There is a fundamental ethical dilemma confronting all democratic states: if they intervene in violence-ridden contexts, then they are readily accused of double standards. On War and Democracy avoids this ethical and political dilemma by beating what could be called a double retreat.
Taking Sides in Peacekeeping: Impartiality and the Future of the United Nations by Emily Paddon Rhoads
The norm of impartiality is pivotal to the United Nations’ activities in the areas of conflict resolution, mediation, peacekeeping, humanitarian action, and adjudication. In recent years, however, the organization’s principled adherence to impartiality has come under scrutiny.
In this book, Morton’s central question is whether solar geoengineering ought to be part of society’s climate policy portfolio. The author educates, illuminates, and helps the reader connect the dots, but he does not take sides. Instead, he elevates the debate to a new level that acknowledges the enormous trade-offs involved.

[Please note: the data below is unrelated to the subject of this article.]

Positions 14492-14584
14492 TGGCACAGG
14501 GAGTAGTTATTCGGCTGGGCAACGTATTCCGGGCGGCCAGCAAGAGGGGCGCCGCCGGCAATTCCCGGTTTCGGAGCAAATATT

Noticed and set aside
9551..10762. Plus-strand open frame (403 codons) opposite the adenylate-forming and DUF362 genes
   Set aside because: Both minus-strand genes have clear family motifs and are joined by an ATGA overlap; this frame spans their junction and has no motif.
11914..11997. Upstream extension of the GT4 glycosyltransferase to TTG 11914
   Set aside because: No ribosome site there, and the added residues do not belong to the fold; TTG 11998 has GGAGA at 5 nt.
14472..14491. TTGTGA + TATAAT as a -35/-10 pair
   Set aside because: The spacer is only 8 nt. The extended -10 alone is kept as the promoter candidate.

This collection of twelve essays by some of the most distinguished political theorists, philosophers, and legal scholars working on the normative issues surrounding borders and migration addresses a wide range of theoretical and practical topics.
Given that much of the political science literature on women, gender, and U.S. foreign policy has primarily examined the legislative branch and public opinion, The Hillary Doctrine’s focus on the executive branch is an important and welcome contribution to the international relations field.
Realpolitik is back—or if not back, at least enjoying a day in the sun more fully than it has for several decades. Chastened by the “return” of history in the new millennium, politicians, policymakers, and commentators now routinely acknowledge the value of a little more realpolitik in foreign affairs.
By 2009 the reckless greed of subprime mortgage lenders in the United States had become clear. Housing prices had collapsed by 30 percent or more, and families, unable to keep up with their ballooning mortgage payments, were being forced from their homes.
Alan Patten’s Equal Recognition is the most significant systematic attempt at deriving a theory of minority rights from the basic tenets of liberalism since Will Kymlicka’s Multicultural Citizenship was published over twenty years ago.